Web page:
Synopsis of 3×19: With Lance still targeting the Arrow, Felicity insists that Oliver keep a low profile; a metahuman who uses blasts of energy and plasma to kill people terrorizes the city, forcing Ray and Oliver to team up.
From the not-all-together-surprising plot turns, to shocking twists, to the team ups, to the high fives, “Broken Arrow” delivered the best that Arrow has to offer.
Roy Harper’s character has been sitting in the backseat for most of the season, his storyline as Arsenal is important but the plot with Ra’s and Starling City has often taken precedence over the story. However, this episode we get a big jump forward for his character. His confession as the Arrow lands him in prison, where he gets to meet all the people that Oliver put away after the years as the Arrow. It was nice to see him hold his own against the other inmates after all that training alongside the Arrow and his time in the streets, it was definitely a perfectly choreographed fight.
Roy’s loyalty to Oliver is matched only by the guilt that he feels for killing that police officer while under the influence of mirakuru. After all that Oliver has done for Roy, and after all the guilt he’s lived through, Roy seems ready to accept his fate in jail. That is, until we realized that it’s all a ploy. One made to protect Oliver and also clear him of all charges set on by the SCPD. Roy is found murdered in prison, and Lance informs both Thea and Oliver that he is dead, blaming Oliver for it.
It all seems hopeless and helpless until Roy reveals that he is alive and well. It’s unfortunate that Roy has to leave Starling City, since I think we all enjoyed Roy and his flips as Arsenal, but he managed to out-detective and out-think Oliver, who spends much of the episode stuck between wanting to free Roy from prison regardless of the consequences, and listening to Diggle and Felicity about having restraint.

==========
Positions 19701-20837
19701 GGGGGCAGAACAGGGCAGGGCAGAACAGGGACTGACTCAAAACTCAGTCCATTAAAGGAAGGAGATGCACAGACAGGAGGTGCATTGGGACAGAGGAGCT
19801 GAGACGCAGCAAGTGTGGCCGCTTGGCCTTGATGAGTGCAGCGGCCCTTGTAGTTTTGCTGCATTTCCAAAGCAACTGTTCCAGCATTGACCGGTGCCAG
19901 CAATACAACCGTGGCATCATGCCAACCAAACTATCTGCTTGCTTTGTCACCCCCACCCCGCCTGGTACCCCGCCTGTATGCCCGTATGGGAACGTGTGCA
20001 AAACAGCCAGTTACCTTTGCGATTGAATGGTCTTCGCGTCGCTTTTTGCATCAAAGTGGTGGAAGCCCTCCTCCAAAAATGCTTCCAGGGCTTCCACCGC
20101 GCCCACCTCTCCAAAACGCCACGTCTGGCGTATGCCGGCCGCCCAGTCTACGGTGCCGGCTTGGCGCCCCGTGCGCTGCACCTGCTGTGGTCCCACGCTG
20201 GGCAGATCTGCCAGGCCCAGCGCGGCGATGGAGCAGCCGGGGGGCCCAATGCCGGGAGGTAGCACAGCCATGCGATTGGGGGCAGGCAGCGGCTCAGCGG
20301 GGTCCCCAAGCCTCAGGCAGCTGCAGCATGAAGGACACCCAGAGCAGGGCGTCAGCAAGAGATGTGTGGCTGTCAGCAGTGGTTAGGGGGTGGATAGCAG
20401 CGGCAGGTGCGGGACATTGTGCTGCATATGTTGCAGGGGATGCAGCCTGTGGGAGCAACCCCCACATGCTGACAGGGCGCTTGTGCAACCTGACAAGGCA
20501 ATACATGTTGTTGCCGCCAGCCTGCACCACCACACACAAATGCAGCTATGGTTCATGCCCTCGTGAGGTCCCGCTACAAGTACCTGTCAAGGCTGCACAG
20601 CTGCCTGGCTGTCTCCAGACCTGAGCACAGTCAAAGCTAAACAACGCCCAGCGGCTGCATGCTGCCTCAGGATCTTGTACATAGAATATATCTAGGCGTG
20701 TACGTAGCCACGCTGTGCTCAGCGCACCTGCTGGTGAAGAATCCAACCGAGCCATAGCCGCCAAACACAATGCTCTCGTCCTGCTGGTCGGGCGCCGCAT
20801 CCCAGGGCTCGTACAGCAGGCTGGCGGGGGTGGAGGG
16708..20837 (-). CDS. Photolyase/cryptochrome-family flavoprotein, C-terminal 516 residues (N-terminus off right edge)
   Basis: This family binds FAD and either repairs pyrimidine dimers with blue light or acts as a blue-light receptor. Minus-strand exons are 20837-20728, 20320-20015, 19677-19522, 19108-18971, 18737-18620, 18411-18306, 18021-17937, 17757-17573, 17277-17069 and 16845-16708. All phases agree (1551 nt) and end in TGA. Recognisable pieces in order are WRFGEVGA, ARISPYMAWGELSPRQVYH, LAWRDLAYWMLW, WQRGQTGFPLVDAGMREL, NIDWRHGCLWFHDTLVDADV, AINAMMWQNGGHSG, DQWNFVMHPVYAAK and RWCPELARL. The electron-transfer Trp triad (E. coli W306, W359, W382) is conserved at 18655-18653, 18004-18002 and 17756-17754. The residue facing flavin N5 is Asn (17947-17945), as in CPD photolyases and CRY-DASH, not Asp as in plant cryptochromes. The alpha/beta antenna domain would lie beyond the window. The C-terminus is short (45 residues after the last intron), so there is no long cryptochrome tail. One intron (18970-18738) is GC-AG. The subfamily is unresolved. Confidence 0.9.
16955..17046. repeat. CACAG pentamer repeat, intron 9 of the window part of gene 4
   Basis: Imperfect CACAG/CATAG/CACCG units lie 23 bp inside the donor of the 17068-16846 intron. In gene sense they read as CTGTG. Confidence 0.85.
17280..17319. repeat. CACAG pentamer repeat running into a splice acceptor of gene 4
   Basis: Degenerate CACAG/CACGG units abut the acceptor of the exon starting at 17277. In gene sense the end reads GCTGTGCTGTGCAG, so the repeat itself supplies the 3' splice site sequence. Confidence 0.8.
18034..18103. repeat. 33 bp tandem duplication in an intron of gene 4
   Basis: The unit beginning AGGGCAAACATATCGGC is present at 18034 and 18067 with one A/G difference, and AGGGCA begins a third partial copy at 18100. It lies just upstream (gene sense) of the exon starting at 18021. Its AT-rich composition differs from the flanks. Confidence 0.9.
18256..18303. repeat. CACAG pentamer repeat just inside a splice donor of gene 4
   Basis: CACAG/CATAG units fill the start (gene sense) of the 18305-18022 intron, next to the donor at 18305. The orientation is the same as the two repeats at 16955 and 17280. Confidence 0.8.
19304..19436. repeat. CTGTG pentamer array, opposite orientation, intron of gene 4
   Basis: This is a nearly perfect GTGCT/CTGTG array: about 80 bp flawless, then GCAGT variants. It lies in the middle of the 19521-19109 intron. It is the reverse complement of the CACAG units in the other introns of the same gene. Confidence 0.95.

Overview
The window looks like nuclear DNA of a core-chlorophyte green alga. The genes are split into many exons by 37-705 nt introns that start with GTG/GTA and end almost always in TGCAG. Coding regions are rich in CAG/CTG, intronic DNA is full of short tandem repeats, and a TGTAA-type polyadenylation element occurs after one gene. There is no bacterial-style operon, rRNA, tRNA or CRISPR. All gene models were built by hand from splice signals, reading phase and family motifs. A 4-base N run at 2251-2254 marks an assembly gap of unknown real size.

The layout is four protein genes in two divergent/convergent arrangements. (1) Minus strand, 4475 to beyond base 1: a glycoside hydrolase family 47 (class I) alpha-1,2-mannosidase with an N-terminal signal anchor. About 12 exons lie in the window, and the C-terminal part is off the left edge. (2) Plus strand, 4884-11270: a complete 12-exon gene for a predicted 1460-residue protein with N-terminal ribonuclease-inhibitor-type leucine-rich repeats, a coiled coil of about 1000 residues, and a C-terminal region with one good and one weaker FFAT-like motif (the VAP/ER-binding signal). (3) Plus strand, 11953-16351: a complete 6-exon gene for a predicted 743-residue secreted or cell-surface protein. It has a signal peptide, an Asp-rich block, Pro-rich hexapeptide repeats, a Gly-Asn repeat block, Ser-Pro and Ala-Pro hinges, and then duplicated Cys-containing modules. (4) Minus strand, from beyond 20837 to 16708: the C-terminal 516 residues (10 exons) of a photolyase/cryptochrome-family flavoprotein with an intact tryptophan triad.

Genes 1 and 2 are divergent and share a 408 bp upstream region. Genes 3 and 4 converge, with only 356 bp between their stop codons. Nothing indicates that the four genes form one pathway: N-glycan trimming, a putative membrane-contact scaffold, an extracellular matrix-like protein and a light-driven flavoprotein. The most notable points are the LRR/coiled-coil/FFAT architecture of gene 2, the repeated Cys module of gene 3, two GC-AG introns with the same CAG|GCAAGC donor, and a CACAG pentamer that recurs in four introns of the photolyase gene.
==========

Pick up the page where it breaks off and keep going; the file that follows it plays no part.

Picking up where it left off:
With Roy leaving and the face behind the Arrow dead to the city, perhaps now Quentin Lance will cool down a little. Yeah, no I doubt it too. While the city and the cops are ready to believe Roy is the arrow, it’s no wool over Lance’s eyes. He tears apart Verdant and Oliver’s apartment looking for evidence, and it seems to be landing him in some hot water. It’s interesting to see this obsessive side of Lance, but it’s nothing out of character. He’s got an addictive personality, and it seems that revealing Oliver as the Arrow is his new obsession.
Forced to work without the hood, Oliver must team up with Ray in order to take down the villain of the week, Deathbolt (Hellboy‘s Doug Jones). Deathbolt’s appearance served two purposes, one was to support Ray’s development into a better superhero, and the other was to bring in the idea that metahumans existed before the particle accelerator explosion in Central City.
Ray’s development as the ATOM took a technological step forward in The Flash episode, while Arrow evolves his character as a hero. Oliver consistently shows himself to be a good mentor to newly minted superheroes, from Roy to Laurel to Barry and now Ray, he’s constantly able to shed light through his own personal insight on a situation. Watching him take control of Ray’s suit was a heavy handed lesson from him, but one that Ray should probably have learned given his eagerness with the suit. Ray Palmer’s got to work on Ray as the superhero, not the ATOM. The suit, like the bow and arrow, is just a tool.
The theme of Oliver with a massive savior complex gets turned on its head this episode when the future of mantle as the Arrow is completely out of his hands, and in the hands of Diggle, Felicity, and Roy. He repeatedly tells them that he’s not used to getting help from others, and it’s paralleled in the flashbacks in which we see the slow crawl towards the climax of Maseo and Tatsu’s storyline. It’s clear that something that the two did, in order to help Oliver and protect their son, has left an impact on Oliver that affects him until this day.
I’m sure we’ll be getting more of that since it seems like we are jumping back into the League storyline as the episode ends with a painful twist (get it?) of Ra’s visiting a mourning Thea, who has not been told that Roy is actually alive. Thea’s attempts to fight Ra’s is laughable to us, given that we know the caliber of Ra’s skill. Instead of kidnapping Thea or taunting Oliver, Ra’s goes all in and kills Thea. This will obviously force Oliver to take on the mantle of the Demon’s Head, now that he’s lost everything, he’s definitely not going to turn down putting Thea into the Lazarus Pit to revive her.
And we see that her revival is hinted at turning her into a completely different person. Next week on “The Fallen” we get glimpses of a bleach blonde woman who reminds us of Sara as well as Thea being lowered into the Lazarus Pit and being brought back as something else entirely.